It has some of that standard Joe Dante anarchy to it. At some point, toy soldiers are shooting flaming tennis balls at people, and the main kid’s mom is returning them with a tennis racket. They send up military movies a bunch. A lot of the Commando Elite are voiced by Dirty Dozen cast members. The movie The Crawling Eye is briefly seen. There’s also some pointedness about the military and big corporations. Big corporations aren’t Dante’s thing. Oh, and at one point, whilst Kirsten Dunst is beating up Gwendy (Barbie stand-in) dolls with a baton, one quips, “It’s a Baton Death March!”
On the other hand, it has problems, too. It’s super slow to get going. Probably a good half hour before it gets interesting. The romance between the main kid (who is pretty much a zero so much so that I just remembered his name is Alan Abernathy) and Kirsten Dunst is awkward and tacked on. Like, they have the scene where they talk and realize they have so much in common. Dunst even says “Do you like Led Zeppelin?” and Alan is like “Yeah,” and she’s all like, “They are my favorite.” It’s ridiculous. This is, like, a 14 year old girl in the late 90s who is super into Led Zeppelin. More to the point, they handle it awkwardly. Also, a couple of the comedy relief Gorgons aren’t very funny.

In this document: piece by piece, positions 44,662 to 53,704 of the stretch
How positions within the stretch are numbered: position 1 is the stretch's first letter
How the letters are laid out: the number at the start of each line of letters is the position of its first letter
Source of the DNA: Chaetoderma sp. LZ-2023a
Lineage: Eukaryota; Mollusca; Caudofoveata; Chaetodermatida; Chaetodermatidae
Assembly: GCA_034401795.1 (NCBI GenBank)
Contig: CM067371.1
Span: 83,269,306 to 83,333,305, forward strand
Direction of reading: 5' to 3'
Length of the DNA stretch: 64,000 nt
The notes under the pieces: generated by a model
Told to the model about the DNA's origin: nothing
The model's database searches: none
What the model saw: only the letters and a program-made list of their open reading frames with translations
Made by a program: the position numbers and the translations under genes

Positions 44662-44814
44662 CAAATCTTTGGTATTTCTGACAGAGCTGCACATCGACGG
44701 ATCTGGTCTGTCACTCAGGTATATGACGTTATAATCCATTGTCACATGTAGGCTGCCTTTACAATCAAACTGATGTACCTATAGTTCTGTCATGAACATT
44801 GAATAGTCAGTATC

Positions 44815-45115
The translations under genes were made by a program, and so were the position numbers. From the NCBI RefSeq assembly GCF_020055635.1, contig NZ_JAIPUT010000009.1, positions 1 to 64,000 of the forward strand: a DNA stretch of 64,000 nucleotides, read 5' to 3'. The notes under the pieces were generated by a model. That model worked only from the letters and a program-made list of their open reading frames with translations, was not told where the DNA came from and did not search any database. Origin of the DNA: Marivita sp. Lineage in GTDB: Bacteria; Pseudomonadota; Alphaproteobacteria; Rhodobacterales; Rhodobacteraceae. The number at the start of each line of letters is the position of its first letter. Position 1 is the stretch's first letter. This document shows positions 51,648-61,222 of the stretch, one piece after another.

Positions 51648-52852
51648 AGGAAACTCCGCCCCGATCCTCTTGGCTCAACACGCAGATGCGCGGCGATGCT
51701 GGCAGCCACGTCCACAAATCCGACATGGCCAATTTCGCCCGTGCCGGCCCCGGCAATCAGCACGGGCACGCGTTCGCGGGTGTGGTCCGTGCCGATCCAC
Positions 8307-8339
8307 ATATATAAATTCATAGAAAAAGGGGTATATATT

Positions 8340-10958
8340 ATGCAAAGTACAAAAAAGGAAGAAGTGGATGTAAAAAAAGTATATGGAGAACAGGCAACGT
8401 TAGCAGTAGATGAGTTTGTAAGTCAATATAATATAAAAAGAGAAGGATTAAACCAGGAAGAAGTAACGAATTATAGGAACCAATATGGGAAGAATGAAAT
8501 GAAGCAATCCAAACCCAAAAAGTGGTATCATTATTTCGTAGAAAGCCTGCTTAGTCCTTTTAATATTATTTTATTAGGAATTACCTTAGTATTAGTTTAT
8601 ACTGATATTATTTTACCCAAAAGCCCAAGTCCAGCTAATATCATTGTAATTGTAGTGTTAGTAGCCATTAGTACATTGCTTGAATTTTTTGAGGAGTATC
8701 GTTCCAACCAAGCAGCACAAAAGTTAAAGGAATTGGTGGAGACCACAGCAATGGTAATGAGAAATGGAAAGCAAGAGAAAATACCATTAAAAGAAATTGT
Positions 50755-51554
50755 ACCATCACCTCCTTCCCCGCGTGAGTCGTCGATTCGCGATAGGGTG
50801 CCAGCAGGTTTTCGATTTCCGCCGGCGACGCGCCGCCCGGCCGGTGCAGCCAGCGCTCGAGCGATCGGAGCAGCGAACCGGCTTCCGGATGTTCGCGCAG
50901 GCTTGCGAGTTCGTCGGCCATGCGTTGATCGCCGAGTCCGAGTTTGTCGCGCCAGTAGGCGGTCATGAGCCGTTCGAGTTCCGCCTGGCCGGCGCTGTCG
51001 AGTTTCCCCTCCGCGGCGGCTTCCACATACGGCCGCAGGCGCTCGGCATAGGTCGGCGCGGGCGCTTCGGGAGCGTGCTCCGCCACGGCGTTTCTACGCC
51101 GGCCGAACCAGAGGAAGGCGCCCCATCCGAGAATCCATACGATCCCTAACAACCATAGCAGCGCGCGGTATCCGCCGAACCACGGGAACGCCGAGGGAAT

In short, if you like Joe Dante, it’s probably worthwhile to see Small Soldiers. And Hartman is delightful.
104 episodes. That’s two years worth of episodes. To celebrate the occasion, we talked about various series finales from the 90’s. Not ALF, though. We already talked about ALF for a whole episode. Stuff like Newhart and so on.
The Emmy nominations came out yesterday. So, naturally, I decided to go check out The Simpsons’ track record in terms of Outstanding Animated Program in the 90s. They were nominated every year save one. I think that year they tried to win Outstanding Comedy Series or something. They won five times. Here was what was up when they lost.
First, they lost to A Claymation Easter in 1992. Sounds dumb. The episode The Simpsons nominated was “Radio Bart,” which is great and should have won. 1993 was the year they weren’t nominated. Batman: The Animated Series won for a part one, which feels weird. If half a two-parter was to win, you’d think it would be the culminating part.